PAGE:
If you see a watch that persists, one possibility is that there is a client running somewhere that you are not aware of (stray container/VM, etc). The other possibility is an OSD bug, but if you are indeed running v15.2.3 then we are unlikely to able to help since v15 (Octopus) is EOL. If upgrading to v16 (Pacific) or v17 (Quincy) is challenging, I'd recommend upgrading to at least v15.2.17 to get all fixes and improvements backported to Octopus before it went EOL.

Okay Thank you.
What I see from the analysis log is as follows, in the picture 32-590, not has watch->connect function log output.prove that the process has not yet reached the timeout function registration, and it is killed.

The process of rbd opening is interrupted, and the client end is killed. The registration of timeout processing callback function cannot be completed, resulting in the residue of the watcher.

#3 Updated by Ilya Dryomov about 2 months ago

What I see from the analysis log is as follows, in the picture 32-590, not has watch->connect function log output.prove that the process has not yet reached the timeout function registration, and it is killed.

What is killed, the OSD or the client?

The process of rbd opening is interrupted, and the client end is killed. The registration of timeout processing callback function cannot be completed, resulting in the residue of the watcher.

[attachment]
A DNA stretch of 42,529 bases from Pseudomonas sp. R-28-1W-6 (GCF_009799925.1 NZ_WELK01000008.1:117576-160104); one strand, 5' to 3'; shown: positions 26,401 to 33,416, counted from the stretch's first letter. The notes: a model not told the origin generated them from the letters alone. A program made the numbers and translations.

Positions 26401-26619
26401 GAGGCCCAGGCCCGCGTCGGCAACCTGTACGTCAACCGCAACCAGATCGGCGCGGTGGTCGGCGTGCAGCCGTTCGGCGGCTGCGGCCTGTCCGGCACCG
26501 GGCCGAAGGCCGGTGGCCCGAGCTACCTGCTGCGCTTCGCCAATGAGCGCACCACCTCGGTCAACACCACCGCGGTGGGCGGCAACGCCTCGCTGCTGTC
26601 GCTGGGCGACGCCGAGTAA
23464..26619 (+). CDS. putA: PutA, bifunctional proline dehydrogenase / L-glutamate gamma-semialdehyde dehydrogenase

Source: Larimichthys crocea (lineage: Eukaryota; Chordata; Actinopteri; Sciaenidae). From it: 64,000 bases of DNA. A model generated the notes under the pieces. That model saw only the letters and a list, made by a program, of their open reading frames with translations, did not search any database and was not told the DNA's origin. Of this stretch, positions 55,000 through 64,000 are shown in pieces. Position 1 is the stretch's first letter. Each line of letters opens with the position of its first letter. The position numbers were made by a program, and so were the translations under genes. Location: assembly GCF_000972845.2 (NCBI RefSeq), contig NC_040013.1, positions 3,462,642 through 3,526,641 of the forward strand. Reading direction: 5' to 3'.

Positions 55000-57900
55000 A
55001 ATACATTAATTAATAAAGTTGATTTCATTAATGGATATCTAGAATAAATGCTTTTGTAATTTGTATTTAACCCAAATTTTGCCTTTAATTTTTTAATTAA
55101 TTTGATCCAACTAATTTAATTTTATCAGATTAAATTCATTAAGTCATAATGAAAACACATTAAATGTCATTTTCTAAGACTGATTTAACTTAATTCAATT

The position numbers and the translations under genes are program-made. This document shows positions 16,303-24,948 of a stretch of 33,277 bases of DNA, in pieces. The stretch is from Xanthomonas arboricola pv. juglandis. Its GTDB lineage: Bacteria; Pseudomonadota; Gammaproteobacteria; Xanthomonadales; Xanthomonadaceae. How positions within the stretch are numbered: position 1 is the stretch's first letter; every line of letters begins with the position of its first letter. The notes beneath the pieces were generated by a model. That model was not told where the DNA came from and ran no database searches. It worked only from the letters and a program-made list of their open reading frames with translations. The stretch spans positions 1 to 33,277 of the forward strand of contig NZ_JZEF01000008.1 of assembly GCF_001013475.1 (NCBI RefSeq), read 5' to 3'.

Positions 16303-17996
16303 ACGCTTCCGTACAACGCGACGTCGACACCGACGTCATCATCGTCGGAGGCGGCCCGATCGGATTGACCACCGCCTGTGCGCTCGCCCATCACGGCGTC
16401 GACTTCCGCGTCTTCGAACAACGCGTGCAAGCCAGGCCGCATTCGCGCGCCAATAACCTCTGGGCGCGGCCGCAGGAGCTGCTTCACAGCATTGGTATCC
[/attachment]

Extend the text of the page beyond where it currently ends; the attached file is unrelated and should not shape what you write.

If the client gets killed it's irrelevant because the watch is registered and later potentially timed out on the OSD side, not on the client side. The code that is highlighted in the pictures is executed on the OSD side.

#4 Updated by 王子敬 wang about 2 months ago

Ilya Dryomov wrote:

What I see from the analysis log is as follows, in the picture 32-590, not has watch->connect function log output.prove that the process has not yet reached the timeout function registration, and it is killed.

What is killed, the OSD or the client?

The process of rbd opening is interrupted, and the client end is killed. The registration of timeout processing callback function cannot be completed, resulting in the residue of the watcher.

If the client gets killed it's irrelevant because the watch is registered and later potentially timed out on the OSD side, not on the client side. The code that is highlighted in the pictures is executed on the OSD side.

The client was killed. The current situation is that the timeout mechanism does not clean up the remaining watchers. The watcher remains and can only be removed manually.

#5 Updated by Ilya Dryomov about 2 months ago

The client was killed.

What was the client that got killed -- a QEMU VM, "rbd map" mapping, etc? How was it killed?